Tuesday, 14 July 2015

The Wrath and the Dawn


Book Title: The Wrath and the Dawn
Author: Renée Andieh
Series: The Wrath and the Dawn #1
Date Started: July 8th 2015
Date Completed: July 14th 2015
Genres: Romance, Historical, Fantasy
Quality Rating: Three Stars
Enjoyment Rating: Three Stars
Final Rating: Three stars

The Wrath and the Dawn really disappointed me for quite a few reasons. While there were parts that I could see being great if they'd just been worked on more practically, the whole thing ended up having so many little holes in it I just couldn't enjoy it as I'd have liked.

From the positive feedback surrounding this book and the rich culture it's set in, I was really looking forward to Andieh's writing. But frankly, I didn't see any beautiful writing. It was alright, and engaging enough to get the story across, but there was nothing unique in the prose. I don't really find listings of food, costume and riches particularly special to be honest - unless they're described in a way I've never thought about before. But the extend the description seem to reach was the typical simple similes to get across how nice or horrible something was.

The biggest drive for this story is the idea that Khalid has been killing his wives every morning ruthlessly and with no explanation. That, for me, absolutely fascinated me: of course I wanted to know why he was doing this, but since we're all pretty used to Young Adult theme of 'troubled but really good' characters I was more interested to see how Andieh would go about revealing things. To which I was sorely disappointed. First of all, the story began in a rush for me, and because of being thrown right into a tense, but not action-sort-of-tense, scene we were given little to no explanation for what was happening with Sharzad's motives and plans. Fair enough I thought, all will be revealed as we go along - apparently not. At no point are we really shown what a big deal all of this is; if you want your reader to really invest in something you need to show its importance to the characters. Just saying it's a big deal because people knew each other, or it's a shocking concept isn't enough - this is fiction, but we need to be convinced it's real.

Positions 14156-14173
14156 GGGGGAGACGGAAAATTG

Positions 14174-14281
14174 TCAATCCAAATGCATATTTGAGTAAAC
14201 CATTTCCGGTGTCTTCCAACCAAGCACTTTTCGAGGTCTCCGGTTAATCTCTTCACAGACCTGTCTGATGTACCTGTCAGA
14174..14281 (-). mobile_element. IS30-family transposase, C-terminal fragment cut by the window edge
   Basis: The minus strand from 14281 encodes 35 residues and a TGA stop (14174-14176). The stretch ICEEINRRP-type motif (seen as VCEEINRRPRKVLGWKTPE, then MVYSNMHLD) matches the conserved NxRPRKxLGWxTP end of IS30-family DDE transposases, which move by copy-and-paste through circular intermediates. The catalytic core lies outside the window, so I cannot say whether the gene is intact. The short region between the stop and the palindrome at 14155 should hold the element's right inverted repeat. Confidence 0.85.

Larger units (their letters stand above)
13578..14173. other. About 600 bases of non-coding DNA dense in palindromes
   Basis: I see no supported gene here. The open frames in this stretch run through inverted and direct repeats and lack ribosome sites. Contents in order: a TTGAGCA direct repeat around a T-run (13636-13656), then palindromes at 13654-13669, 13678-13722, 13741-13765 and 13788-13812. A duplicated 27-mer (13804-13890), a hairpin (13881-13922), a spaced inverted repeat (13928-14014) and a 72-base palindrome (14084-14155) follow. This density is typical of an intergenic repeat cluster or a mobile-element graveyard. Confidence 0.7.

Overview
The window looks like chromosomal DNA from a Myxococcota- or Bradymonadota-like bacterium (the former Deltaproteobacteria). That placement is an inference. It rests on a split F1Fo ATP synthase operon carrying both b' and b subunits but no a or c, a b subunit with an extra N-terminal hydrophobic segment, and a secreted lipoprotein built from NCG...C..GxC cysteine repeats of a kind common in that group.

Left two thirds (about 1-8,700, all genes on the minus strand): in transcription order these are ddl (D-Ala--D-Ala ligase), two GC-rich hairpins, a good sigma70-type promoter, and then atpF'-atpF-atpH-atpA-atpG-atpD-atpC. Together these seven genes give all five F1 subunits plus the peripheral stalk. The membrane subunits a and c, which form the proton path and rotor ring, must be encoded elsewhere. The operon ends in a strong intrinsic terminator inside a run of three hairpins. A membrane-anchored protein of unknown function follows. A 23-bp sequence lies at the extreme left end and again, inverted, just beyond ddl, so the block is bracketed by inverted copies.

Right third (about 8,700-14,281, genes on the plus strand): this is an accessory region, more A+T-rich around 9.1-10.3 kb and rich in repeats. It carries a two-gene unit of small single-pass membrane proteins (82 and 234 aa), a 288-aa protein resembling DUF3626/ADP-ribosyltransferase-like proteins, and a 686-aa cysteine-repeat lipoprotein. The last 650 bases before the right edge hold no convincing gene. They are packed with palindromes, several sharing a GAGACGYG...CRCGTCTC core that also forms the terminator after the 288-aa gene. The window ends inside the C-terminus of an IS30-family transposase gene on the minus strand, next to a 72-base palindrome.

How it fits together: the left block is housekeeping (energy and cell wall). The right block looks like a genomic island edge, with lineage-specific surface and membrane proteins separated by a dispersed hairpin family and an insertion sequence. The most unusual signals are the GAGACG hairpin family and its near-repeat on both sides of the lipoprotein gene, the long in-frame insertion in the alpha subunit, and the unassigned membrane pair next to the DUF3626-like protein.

Even later on, when we're told something terrible is going to happen if the characters don't act a certain way, nobody questions or even seems to bat an eyelid to the fact that nothing happens whatsoever. You can't have characters being dramatic about 'consequences' early on, and then have them not even notice when there are none.
One thing I really did love were the inclusion of traditional folktales - some recognisable in Western fairytales make an appearance, but the old stories from A Thousand and One Nights were also included. This really enhanced the culture in the story for me and was one of the things that really strengthened its presence in the book as a whole. Having said that, it became really hard to enjoy these little tales because of the unnecessary interruptions to remind us that this is somehow supposed to be steamily romantic for Sharzad and Khalid - I wanted to enjoy it as a reader and lover of old stories, rather than be constantly reminded that it's intended to help their relationship along.
I didn't really feel that there was a climax in this novel, and the reveal we're waiting for throughout the whole book wasn't that tense and didn't make a lot of sense to me. The reason Khalid's been killing the girls is riddled with plot holes in itself, but even afterwards the characters don't react logically. It seems like they do whatever they want to move the story on despite what their reactions should be, just because the 'drama' is enough for them to get away with it - in my opinion, it wasn't enough. And I don't see how the character's attempt at a resolution improves the situation whatsoever. But it didn't exactly make it entertainingly worse either. It didn't really do much at all.